Singin' In The Rain - The Songs of Nacio Herb Brown: His 27 Finest 1927-1951

A unique collection that presents the 27 finest numbers created by one of the greatest of all movie songwriters, Nacio Herb Brown (1896-1964), with a galaxy of great stars. Mostly setting the lyrics of musical movie producer Arthur Freed, Brown has left a legacy of many great songs that have stood the test of time. Singin’ In The Rain, his most famous song, gives the title to Retrospective’s collation of all his most successful numbers – every one of them a familiar family favourite. It also opens (with the original, Cliff Edwards) and closes (with Gene Kelly) the whole sequence. The earliest recording is the 1927 The Doll Dance from Nat Shilkret and the latest – apart from Gene Kelly – Frank Sinatra’s 1950 Should I? In between are You Were Meant For Me, Paradise, Temptation, All I Do Is Dream Of You, You Are My Lucky Star, You Stepped Out Of A Dream… all from the same pen!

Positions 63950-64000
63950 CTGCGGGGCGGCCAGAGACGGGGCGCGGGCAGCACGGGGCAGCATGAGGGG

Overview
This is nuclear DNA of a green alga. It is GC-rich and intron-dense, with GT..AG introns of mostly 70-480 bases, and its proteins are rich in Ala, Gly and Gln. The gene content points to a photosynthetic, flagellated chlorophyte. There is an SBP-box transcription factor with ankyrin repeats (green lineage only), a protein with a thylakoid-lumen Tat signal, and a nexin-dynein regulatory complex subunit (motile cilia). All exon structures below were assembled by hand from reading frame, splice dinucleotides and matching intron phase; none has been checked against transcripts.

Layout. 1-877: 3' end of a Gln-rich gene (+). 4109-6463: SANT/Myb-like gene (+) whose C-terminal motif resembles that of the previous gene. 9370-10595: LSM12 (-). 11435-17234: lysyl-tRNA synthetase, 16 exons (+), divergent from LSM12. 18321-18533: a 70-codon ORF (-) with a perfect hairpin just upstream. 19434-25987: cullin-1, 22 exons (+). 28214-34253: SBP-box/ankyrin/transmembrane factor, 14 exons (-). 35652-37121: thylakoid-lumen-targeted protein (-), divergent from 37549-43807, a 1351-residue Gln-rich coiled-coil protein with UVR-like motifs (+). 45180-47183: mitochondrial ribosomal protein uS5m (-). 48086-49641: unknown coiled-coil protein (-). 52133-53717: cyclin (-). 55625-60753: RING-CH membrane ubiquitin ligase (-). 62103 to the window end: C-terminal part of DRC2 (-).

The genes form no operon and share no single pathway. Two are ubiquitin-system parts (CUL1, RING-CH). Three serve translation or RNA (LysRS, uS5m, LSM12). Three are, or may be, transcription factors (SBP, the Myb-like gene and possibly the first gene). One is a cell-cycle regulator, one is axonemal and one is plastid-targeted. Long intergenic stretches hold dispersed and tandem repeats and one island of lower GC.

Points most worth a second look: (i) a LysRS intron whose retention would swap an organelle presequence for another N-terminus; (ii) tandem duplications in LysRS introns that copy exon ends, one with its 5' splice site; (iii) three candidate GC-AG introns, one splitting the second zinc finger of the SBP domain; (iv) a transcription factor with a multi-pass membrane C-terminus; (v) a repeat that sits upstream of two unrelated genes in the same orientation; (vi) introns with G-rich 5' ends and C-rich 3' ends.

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Nacio Herb Brown (1896-1964), born Ignacio Herbert Brown in Deming, New Mexico, is best known as the composer of the classic “Singin’ in the Rain,” a song for which he wrote the music in 1929 with lyricist Arthur Freed for the M-G-M film, The Hollywood Revue of 1929, in which it was first performed by Cliff “Ukulele Ike” Edwards, whose recording opens the Retrospective CD. The song was later reprised in the 1952 M-G-M film, Singin’ in the Rain, in which Gene Kelly immortalized the song, which closes the CD. Retrospective, in this fine anthology, has gathered both vocalized and instrumental selections, many of which were #1 hits of the day, from Brown’s catalog that remind us of just what a fine composer he was. The 27 tracks on the CD are not always taken from the soundtracks of the films the songs originated in, but include records made by standout vocalists of the era. There are far too many great tracks in the collection to single out. Ray Crick, who compiled the set and wrote the informative liner notes, has stated in an email, “With Nacio Herb Brown there was no shortage of first class material, and I hope the CD will open people’s ears to just how many great numbers he left us, and just how these vintage recordings can still give such pleasure.” n any case, it should not be forgotten that “Singin’ in the Rain” was written in 1929, the year the great Depression began. This cheery, bouncing, frolic of a song made the world smile. In the testing times of this early 21st century, Brown’s music is a welcome relief. May we all “sing in the rain!” Reviewed by Lawrence Schulman ARSC Journal

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